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I've got Postscript code/data (?) in memory (in a Java Tomcat webapp) that I'd like to send directly to a networked PS printer. Is there an easy way (i.e. just popping open a port and sending the text) to print this, bypassing all of the O/S-specific drivers and stuff (and hopefully not even requiring extra jars)? A link to example code showing how to do this?

Thanks, Dave

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  • Can you lock this down to a specific OS? Nov 24, 2008 at 20:52
  • 1
    Well, I'm developing on Ubuntu and deploying either on Ubuntu or WinXP. I was hoping to treat the printer as a device with an IP address, thus bypassing all O/S-specific crap. Nov 24, 2008 at 21:55

4 Answers 4

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open a TCP socket to the LPR port on the target printer.

send your data; as long as the printer comprehends it, you're cool.

don't forget a Line feed when you're done.

(then close the port.)

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  • 3
    Actually there is a little more to the lpr/lpd protocol than just piping the data, I wrote a Java implementation some time ago at sourceforge.net/projects/jlpr Sep 21, 2009 at 8:30
  • If you really want to use LPR protocol on port 515, then the Tony's code above is needed and worked for me. However, for printers suporting raw port 9100, you really just open a socket and dump the data. Can be as simple as (on linux) nc [ip-address] 9100 <something.txt Feb 26, 2020 at 21:46
2

You can send it directly to a network printer on port 9100. I wrote a blog post about this here:

http://frank.zinepal.com/printing-directly-to-a-network-printer

The problem is that most laser printers do not support PostScript. You usually have to get a printer add-on for it.

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  • can you please share this link again, it is broken
    – George
    Oct 2, 2013 at 13:07
  • Most low-cost laser printers lack postscript support. In my experience, most business-class laser printers include postscript level 3 emulation nowadays. Nov 6, 2015 at 12:06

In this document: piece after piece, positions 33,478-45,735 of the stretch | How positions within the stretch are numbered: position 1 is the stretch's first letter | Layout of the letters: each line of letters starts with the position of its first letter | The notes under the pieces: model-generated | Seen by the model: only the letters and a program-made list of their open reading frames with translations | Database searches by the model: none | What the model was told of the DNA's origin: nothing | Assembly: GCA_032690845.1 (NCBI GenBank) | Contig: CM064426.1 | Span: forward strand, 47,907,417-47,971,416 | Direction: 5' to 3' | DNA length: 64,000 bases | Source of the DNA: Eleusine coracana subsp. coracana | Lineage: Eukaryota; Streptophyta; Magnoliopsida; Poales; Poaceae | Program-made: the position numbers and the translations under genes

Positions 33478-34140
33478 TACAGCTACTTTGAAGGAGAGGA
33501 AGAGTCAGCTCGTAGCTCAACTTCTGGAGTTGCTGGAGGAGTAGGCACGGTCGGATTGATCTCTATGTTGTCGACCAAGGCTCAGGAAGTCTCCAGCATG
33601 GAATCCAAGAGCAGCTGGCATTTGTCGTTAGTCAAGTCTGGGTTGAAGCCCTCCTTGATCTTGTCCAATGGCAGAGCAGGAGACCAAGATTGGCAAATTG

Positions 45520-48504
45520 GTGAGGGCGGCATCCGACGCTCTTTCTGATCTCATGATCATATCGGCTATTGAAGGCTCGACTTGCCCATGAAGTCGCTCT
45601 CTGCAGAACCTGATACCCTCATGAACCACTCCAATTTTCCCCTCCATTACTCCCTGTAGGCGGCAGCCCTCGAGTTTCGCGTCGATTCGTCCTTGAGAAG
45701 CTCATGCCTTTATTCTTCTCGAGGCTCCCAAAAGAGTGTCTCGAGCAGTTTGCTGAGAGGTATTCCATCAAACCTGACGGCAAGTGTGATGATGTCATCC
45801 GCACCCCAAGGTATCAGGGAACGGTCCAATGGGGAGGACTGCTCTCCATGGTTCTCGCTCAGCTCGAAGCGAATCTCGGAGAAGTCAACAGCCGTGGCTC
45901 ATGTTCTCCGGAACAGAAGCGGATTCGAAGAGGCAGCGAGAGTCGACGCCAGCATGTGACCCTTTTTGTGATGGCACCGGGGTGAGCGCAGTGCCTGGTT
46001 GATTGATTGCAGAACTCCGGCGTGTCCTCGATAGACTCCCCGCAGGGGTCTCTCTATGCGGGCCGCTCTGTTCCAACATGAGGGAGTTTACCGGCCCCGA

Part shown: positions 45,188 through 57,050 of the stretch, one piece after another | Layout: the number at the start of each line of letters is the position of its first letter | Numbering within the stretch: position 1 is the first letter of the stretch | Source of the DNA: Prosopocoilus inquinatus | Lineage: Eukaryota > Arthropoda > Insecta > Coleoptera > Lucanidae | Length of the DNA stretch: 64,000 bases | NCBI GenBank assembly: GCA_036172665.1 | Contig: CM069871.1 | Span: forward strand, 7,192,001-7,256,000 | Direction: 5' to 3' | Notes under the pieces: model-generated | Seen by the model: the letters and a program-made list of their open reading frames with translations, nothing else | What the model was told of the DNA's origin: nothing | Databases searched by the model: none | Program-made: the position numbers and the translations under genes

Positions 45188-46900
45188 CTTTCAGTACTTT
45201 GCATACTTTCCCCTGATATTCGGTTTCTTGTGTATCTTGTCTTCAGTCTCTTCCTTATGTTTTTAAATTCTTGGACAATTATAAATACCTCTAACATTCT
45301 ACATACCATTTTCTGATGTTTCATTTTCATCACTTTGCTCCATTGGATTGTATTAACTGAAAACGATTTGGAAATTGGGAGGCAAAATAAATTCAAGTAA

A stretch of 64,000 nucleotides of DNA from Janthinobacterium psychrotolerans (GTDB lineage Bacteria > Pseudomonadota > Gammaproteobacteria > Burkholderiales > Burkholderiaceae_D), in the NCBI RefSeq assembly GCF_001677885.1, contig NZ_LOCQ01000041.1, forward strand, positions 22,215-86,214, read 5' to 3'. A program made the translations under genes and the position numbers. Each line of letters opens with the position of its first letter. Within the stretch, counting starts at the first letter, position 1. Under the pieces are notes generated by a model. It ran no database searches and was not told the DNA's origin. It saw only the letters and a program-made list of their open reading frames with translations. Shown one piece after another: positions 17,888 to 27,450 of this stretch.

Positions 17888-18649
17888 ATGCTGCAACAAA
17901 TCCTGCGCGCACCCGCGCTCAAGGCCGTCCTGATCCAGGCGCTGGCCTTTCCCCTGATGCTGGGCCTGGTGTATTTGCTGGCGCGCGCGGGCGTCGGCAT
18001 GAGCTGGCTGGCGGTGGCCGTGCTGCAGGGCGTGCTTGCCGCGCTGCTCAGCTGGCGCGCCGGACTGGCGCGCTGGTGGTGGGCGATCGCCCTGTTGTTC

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I am not sure you can do it without extra library.

This example shows you how to send the file to a network printer, but requieres an adobe library (based on commercial J2EE Livecycle ES though, so not a generic "free" solution...).

import com.adobe.livecycle.output.client.*;
import java.util.*;    
import java.io.File;    
import java.io.FileInputStream;    
import com.adobe.idp.Document;    
import com.adobe.idp.dsc.clientsdk.ServiceClientFactory;

public class SendToPrinter {

    public static void main(String[] args) {
        try{
            //Set LiveCycle ES service connection properties                            
            Properties ConnectionProps = new Properties();
            ConnectionProps.setProperty("DSC_DEFAULT_EJB_ENDPOINT", "jnp://localhost:1099");
            ConnectionProps.setProperty("DSC_TRANSPORT_PROTOCOL","EJB");          
            ConnectionProps.setProperty("DSC_SERVER_TYPE", "JBoss");
            ConnectionProps.setProperty("DSC_CREDENTIAL_USERNAME", "administrator");
            ConnectionProps.setProperty("DSC_CREDENTIAL_PASSWORD", "password");
            //Create a ServiceClientFactory object
            ServiceClientFactory myFactory = ServiceClientFactory.createInstance(ConnectionProps);
            //Create an OutputClient object
            OutputClient outClient = new OutputClient(myFactory); 
            //Reference XML data that represents form data
            FileInputStream fileInputStream = new FileInputStream("C:\\Adobe\\Loan_data.xml"); 
            Document inputXML = new Document(fileInputStream);
            //Set print run-time options
            PrintedOutputOptionsSpec printOptions = new PrintedOutputOptionsSpec(); 
            printOptions.setPrinterURI("\\\\Printer1\\Printer");
            printOptions.setCopies(2);

            //Send a PostScript print stream to printer
            OutputResult outputDocument = outClient.generatePrintedOutput(
                    PrintFormat.PostScript,
                    "Loan.xdp",
                    "C:\\Adobe",
                    "C:\\Adobe",
                    printOptions,
                    inputXML); 

            //Write the results of the operation to OutputLog.xml
            Document resultData = outputDocument.getStatusDoc();
            File myFile = new File("C:\\Adobe\\OutputLog.xml");
            resultData.copyToFile(myFile);
        }
        catch (Exception ee)
        {
            ee.printStackTrace();
        }
    }
}
0

Check out java.awt.print. It is the generic printing API in java.

Unfortunately, it's not oriented around dealing with postscript content you already have. It's designed to let you "draw" on a piece of paper with the java 2d graphics APIs.

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